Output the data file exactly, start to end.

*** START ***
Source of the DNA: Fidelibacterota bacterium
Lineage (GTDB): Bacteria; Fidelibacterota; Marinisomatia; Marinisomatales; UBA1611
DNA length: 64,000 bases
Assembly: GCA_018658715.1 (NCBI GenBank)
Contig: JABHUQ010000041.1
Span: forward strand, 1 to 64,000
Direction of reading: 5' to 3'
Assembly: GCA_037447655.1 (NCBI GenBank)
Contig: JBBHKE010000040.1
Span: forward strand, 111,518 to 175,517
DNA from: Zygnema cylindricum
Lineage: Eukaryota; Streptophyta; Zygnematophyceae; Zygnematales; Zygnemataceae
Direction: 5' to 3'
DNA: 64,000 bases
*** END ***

Source of the DNA: Fidelibacterota bacterium
Lineage (GTDB): Bacteria; Fidelibacterota; Marinisomatia; Marinisomatales; UBA1611
DNA length: 64,000 bases
Assembly: GCA_018658715.1 (NCBI GenBank)
Contig: JABHUQ010000041.1
Span: forward strand, 1 to 64,000
Direction of reading: 5' to 3'
Assembly: GCA_037447655.1 (NCBI GenBank)
Contig: JBBHKE010000040.1
Span: forward strand, 111,518 to 175,517
DNA from: Zygnema cylindricum
Lineage: Eukaryota; Streptophyta; Zygnematophyceae; Zygnematales; Zygnemataceae
Direction: 5' to 3'
DNA: 64,000 bases